dscacheutil -cachedump -entries Host

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        Once you hit “enter”, a list of the visited sites appear. Showing only the domains, the sites appear in a format of:

        Key: h_name :(website domain)ipv4 :1

        However, there’s no need to fear—there is a way you can clear this information from Terminal with a command that’s just as simple.

        Clearing Your Tracks

        Just as simply as you were able to enter the command to view the websites, you can clear the cache that Terminal showed you with the comamnd:

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        dscacheutil -flushcache

        As the command denotes, this literally “flushes” the domains from Terminal. This does not prevent the record from continuing to be recorded for future sites, however, so if that’s an issue for you, repeat this process regularly.

        Other Browsers and Private Browsing

        Other browsers have this form of privacy mode for their service. They promise many of the same things as Safari, but they do not have the same Terminal issue due to how this command only presents websites visited on Safari (the browser Macs come shipped with).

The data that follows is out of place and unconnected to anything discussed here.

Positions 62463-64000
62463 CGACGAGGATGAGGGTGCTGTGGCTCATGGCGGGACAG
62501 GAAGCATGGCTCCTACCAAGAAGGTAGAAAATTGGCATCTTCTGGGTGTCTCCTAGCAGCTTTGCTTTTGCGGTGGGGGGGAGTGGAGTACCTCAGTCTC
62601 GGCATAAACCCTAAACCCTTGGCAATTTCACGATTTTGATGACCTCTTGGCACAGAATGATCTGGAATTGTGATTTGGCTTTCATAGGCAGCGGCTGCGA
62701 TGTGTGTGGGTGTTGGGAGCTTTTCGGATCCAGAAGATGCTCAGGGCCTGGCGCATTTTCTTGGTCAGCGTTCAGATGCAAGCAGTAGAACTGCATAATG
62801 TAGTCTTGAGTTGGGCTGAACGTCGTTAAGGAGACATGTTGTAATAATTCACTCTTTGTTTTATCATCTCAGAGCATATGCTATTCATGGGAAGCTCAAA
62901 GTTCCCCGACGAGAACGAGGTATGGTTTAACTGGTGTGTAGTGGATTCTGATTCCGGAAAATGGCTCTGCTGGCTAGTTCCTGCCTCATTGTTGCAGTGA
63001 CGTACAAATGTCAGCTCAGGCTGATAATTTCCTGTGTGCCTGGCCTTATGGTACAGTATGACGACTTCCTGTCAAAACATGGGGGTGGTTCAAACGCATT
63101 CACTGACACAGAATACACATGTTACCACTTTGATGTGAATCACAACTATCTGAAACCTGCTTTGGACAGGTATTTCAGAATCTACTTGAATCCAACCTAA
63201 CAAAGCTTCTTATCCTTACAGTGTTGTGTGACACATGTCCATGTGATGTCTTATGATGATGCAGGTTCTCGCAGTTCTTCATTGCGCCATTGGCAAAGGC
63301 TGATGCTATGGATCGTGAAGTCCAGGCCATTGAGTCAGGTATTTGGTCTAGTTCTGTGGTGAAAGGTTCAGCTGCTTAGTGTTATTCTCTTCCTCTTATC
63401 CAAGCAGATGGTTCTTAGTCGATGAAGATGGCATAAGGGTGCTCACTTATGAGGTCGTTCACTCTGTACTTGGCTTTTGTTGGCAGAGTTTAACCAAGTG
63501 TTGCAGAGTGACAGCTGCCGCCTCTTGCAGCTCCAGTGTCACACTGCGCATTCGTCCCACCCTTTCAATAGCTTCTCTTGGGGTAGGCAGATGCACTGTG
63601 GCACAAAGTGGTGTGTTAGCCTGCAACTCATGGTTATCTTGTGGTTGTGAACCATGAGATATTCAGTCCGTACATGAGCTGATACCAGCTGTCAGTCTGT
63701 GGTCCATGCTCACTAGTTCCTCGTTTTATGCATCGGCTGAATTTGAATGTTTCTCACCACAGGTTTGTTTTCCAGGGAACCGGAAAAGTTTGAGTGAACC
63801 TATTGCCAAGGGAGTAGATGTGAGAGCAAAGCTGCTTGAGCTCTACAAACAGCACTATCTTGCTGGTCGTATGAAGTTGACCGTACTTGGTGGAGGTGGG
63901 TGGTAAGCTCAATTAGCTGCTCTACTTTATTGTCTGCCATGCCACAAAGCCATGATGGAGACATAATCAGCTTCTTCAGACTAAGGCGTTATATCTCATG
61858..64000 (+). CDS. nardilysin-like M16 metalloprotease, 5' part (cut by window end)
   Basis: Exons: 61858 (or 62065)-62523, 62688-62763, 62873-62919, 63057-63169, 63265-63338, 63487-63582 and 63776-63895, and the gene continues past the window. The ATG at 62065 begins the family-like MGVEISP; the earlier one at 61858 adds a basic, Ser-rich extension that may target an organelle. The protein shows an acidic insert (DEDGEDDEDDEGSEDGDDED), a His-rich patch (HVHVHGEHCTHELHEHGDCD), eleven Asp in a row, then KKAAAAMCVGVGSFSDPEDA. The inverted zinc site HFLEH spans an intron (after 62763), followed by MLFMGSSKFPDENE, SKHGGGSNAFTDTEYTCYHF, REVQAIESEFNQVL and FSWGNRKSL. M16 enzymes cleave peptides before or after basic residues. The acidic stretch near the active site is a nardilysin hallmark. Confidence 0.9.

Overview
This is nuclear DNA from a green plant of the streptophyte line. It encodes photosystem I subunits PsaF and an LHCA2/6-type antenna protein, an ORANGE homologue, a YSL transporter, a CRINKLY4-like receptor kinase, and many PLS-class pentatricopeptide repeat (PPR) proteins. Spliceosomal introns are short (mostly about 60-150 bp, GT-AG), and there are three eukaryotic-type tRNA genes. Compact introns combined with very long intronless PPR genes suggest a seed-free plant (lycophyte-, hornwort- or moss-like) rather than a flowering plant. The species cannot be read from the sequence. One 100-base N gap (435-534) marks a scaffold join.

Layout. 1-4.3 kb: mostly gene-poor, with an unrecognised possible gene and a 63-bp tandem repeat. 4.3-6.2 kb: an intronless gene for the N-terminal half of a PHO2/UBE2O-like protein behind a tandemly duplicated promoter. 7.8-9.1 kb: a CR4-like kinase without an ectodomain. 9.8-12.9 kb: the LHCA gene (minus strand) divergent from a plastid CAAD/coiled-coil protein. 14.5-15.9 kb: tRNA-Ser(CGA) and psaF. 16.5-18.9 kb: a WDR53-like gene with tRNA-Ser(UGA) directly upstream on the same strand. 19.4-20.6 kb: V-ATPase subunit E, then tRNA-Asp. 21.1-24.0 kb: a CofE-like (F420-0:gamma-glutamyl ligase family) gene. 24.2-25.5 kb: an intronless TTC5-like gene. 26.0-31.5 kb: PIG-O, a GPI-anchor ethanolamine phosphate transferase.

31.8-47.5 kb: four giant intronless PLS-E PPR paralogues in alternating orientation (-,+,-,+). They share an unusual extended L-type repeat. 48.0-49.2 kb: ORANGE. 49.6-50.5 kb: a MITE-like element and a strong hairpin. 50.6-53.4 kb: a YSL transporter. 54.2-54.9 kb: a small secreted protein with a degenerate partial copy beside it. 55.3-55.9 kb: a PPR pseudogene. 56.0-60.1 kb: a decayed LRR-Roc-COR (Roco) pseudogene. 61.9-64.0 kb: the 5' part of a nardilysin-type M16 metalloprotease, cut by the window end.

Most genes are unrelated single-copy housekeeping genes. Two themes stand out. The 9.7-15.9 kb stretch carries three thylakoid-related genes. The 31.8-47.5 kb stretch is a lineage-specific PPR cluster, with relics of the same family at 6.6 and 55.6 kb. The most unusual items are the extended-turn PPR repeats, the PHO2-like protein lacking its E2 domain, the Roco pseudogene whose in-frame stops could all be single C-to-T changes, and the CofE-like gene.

If you use Firefox, you’ll notice that its private mode is also known as Private Browsing. Chrome calls private mode Incognito, while Internet Explorer refers to it as InPrivate Browsing. Opera is the newest to the scene, denoting it as Private Tab. Safari is the oldest well-known browser with this feature.

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        As you can see, despite Private Browsing not being 100% private, Terminal allows for your browser to be. In what ways has Terminal helped your life or allowed you to become more productive? Let us know in the comments below.

        Featured photo credit: Benjamin Dada via unsplash.com